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Rydero

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True, but, these long term or one time expenses occur every year if you are maintaining a somewhat traditional operation:

- most sets of buildings require maintenance annually. Perhaps 4 to 5 K... I know - - you should not have any sheds.
- used equipment line requires a major expense annually. Perhaps 3 to 6 K... I know - - you should not have any equipment.

So the point is that most people should not have cow calf as their centerpiece enterprise because commodity cows can not cover overhead very well.
The equipment I addressed. The hourly rate you "charge yourself" needs to recoup all expenses for the year including repairs. If you're not in the $75-$125/hr range you're not being honest with yourself and you probably can't buy anything ever.

I really don't have much for building maintenance so I'm not sure how I'd factor it in - which is probably why I don't have (can't justify it so I don't do it). If you have some way to find value and cost it back to the cows then it'll work.

Some long term things like fencing I set a budget for. Budget comes from what it would cost to rent pasture from someone else. X pairs @ $100 = $Y. - property tax - 15% cushion = fencing budget. That's how much fencing I can do. You'll notice no capital cost to buy pasture land - that's why I don't buy pasture land that can't be converted into something else anymore. Can't justify it - cheaper to rent pasture = don't do it anymore.

Maybe you're right most people shouldn't do cow calf as a centerpiece because it's a low margin business and they're doing it small scale on expensive land. The cattle business is meant to be high volume on cheap land. Someone with paid for cattle, land and equipment can bend the rules and exist but that's not expandable. Or you can subsidise but it doesn't take long to expand beyond what most can/will subsidise. I'm not sure what the small scale guys can switch to that'll keep them in land and tractors beyond Wagyu to restaurants and csas to well to do city dwellers though.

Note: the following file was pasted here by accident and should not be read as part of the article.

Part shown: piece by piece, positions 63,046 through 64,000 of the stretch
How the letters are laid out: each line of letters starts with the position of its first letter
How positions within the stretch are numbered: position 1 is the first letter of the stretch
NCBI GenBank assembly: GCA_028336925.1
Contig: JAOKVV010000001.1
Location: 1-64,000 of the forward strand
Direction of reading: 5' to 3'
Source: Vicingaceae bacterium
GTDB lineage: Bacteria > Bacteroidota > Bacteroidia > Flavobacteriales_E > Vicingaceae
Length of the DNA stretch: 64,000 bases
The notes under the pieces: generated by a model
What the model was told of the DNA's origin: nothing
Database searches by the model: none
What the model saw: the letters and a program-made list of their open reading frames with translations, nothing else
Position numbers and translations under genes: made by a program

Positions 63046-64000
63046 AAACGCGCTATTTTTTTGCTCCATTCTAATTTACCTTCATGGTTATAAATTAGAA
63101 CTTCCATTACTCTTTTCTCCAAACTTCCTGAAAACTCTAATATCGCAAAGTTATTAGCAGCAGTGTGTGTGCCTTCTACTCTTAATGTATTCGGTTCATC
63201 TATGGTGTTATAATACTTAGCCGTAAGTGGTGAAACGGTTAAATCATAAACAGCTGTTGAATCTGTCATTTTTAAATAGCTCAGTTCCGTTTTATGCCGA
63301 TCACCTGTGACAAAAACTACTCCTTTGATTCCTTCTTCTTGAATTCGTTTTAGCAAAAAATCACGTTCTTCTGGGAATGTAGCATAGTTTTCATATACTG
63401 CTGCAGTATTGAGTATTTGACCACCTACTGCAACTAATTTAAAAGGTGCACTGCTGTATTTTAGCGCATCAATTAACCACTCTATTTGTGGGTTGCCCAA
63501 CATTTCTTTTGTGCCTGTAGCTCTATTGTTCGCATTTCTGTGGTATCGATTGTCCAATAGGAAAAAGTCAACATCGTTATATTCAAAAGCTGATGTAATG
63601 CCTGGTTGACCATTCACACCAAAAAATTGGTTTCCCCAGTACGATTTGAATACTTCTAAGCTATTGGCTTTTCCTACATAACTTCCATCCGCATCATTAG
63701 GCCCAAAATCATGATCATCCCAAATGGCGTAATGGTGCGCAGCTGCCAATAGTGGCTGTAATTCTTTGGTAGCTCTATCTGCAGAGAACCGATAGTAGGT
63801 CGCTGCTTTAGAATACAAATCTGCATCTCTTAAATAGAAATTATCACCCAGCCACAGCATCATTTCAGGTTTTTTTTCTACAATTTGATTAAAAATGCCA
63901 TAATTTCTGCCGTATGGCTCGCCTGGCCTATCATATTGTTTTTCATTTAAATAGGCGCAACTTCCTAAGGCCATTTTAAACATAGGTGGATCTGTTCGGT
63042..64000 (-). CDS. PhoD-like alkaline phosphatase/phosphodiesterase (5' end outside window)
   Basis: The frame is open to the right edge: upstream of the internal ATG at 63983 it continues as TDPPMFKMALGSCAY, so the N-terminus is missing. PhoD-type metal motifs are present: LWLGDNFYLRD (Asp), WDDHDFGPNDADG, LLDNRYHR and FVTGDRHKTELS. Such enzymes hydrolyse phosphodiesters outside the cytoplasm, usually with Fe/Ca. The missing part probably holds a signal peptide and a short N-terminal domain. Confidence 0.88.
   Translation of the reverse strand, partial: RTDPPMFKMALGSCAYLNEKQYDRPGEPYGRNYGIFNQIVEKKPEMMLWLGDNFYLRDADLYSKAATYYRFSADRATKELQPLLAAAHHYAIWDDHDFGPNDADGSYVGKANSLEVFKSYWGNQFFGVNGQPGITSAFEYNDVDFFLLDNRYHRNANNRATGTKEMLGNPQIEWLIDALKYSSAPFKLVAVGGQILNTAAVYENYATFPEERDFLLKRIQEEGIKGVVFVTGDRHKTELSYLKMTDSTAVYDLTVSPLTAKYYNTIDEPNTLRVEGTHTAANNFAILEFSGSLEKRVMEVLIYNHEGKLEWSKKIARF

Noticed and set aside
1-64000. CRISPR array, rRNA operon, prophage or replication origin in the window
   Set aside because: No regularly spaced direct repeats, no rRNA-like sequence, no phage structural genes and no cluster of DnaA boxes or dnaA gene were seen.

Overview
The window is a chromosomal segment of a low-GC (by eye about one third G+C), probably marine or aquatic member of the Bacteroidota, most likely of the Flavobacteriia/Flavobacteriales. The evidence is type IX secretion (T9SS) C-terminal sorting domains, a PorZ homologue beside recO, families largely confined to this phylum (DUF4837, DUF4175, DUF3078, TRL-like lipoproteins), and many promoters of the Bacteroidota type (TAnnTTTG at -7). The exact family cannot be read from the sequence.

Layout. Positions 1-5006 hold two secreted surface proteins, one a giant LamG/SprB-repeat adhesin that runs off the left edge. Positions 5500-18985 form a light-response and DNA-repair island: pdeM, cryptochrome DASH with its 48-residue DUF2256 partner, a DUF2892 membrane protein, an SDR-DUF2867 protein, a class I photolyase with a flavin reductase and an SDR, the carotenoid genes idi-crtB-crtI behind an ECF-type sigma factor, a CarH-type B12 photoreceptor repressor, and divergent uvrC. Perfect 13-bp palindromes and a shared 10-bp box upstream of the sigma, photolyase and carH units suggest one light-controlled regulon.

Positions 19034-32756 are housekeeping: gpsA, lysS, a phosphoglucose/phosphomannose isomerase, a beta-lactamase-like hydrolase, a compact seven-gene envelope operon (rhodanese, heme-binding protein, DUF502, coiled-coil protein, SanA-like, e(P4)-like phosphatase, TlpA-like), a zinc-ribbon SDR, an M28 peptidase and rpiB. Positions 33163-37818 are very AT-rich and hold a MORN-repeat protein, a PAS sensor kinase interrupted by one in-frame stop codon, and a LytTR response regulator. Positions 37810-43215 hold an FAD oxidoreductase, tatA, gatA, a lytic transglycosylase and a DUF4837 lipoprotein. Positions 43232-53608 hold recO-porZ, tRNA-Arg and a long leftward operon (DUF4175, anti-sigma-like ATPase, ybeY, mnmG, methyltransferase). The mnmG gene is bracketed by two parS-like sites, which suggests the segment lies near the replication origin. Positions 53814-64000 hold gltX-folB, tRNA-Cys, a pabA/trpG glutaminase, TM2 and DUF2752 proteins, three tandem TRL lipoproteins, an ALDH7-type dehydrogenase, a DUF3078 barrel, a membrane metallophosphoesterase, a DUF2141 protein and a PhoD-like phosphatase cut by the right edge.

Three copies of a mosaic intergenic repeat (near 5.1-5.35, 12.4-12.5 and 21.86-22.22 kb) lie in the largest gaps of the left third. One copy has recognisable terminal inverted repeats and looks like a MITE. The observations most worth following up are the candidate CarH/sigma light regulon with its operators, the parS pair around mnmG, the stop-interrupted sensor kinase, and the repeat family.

Sorry for the offensive nature of this post.
 

Stocker Steve

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I'm not sure what the small scale guys can switch to that'll keep them in land and tractors beyond Wagyu to restaurants and csas to well to do city dwellers though.
2) Other premium markets like seed stock.
3) Seasonal spring summer herd to minimize OH and hay usage.
4) Custom grazing contracts to increase ROI.
5) Cattle jockey to increase turnover.
6)

The point here is most paths to profit success involve more than focusing on direct costs.
 

Rydero

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2) Other premium markets like seed stock.
3) Seasonal spring summer herd to minimize OH and hay usage.
4) Custom grazing contracts to increase ROI.
5) Cattle jockey to increase turnover.
6)

The point here is most paths to profit success involve more than focusing on direct costs.